Grenada, including the islands of Carriacou and Petit or Petite Martinique [about 20 miles away], is one of the small, and most southerly, of independent nations scattered among the Leeward and Windward Islands of the Eastern Caribbean. Part of a chain of islands that start north from mainland South America to the Atlantic coast of Florida, Grenada is the closest to Venezuela, about 90 miles north off its coast. Location: 12 degrees 00' N, 61 degrees 40' W, 21 miles long (35 km), 12 miles wide (20 km). The main island Grenada, of volcanic origin, is about twice the size of Washington, DC.
Grenada, Carriacou and Petite Martinique is populated by approximately ninety thousand people. The total land area of the three islands is only one hundred thirty square miles much of the land non-habitable because of the mountainous terrain. The inhabitants include descendants of French, English and Scottish settlers. The inhabitants also include descendants of Africans who were brought to the island as slaves and East Indians brought to the island as indentured servants. The majority of the population is of African and mixed descent.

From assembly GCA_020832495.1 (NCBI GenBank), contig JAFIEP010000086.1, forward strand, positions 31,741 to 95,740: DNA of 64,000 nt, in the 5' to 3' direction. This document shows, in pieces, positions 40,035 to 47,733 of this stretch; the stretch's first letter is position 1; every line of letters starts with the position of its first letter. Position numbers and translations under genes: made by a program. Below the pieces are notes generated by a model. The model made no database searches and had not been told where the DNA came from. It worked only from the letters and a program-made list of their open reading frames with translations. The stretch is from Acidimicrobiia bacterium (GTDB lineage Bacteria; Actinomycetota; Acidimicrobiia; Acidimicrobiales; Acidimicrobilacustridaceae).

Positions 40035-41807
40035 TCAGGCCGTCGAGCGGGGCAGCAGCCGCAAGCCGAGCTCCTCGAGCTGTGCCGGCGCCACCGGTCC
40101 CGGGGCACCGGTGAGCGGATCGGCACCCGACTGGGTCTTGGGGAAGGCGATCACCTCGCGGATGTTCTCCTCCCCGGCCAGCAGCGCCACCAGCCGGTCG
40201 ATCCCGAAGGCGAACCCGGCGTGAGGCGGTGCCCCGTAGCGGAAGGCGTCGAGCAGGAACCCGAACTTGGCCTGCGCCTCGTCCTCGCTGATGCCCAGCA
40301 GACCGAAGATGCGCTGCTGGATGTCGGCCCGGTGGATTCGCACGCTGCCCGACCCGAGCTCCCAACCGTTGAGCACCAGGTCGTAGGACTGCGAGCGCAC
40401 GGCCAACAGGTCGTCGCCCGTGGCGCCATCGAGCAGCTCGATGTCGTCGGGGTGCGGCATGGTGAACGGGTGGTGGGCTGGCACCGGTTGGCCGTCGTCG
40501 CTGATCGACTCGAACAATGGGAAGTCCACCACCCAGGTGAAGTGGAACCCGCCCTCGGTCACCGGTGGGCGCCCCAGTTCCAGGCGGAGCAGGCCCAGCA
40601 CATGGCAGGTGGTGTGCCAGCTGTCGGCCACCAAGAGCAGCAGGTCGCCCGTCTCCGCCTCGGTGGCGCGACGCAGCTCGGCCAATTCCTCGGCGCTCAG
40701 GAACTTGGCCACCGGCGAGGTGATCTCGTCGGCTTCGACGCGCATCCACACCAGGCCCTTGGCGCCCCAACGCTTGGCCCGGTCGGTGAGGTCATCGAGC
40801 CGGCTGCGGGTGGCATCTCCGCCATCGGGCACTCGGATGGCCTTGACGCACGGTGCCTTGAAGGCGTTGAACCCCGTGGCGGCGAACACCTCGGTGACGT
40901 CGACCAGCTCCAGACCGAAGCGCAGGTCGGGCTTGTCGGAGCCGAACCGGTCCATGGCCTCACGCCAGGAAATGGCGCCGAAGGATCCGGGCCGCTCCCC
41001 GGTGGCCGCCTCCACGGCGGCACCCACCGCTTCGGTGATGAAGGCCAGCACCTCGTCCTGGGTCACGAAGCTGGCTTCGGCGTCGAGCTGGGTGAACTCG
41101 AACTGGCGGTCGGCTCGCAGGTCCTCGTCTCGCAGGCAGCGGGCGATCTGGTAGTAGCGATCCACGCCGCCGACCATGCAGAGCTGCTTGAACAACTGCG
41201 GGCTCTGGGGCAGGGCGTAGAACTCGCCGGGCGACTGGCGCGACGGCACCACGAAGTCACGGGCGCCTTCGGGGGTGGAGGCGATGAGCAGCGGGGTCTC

Below is a close-up map of Carriacou, Petite Martinique and the many other islands of Grenada.
Because Grenadian maps on the Internet are copyrighted, map images are not available at this site. Below are descriptions and URLs for selected Grenada map sites.
- One comprehensive topographical map of Grenada, Carriacou and Petite Martinique is to be found at the University of Texas at Austin. - University of Texas The extension to look for is /Americas/grenada.gif/.
- A listing of conventional maps on this site at Mining Company
- Maps and Colonial History, especially of Fort George - Check out Jim Rudin's aerial photograph of St. George's.
- Inquire at Pennymead for Antique Maps
- Commercial Map site and another Commercial Map site and another The Travellers' Guide Tour Map of Grenada - The services of commercial Websites have not been evaluated.
- A street map of St. George's is a challenge to find on the Internet. The best thing is to get a map when you visit. Start with the Tourist Board. Even these maps are general, tourist-oriented and somewhat dated. There is no street map of the second largest city in Grenada called Grenville or La Baye. A map of Grenville, it is hoped, will be forthcoming.
- Many Grenadian maps are on the Internet. Suggestion: Search on "Grenada Maps" - Put those two words within quotation marks.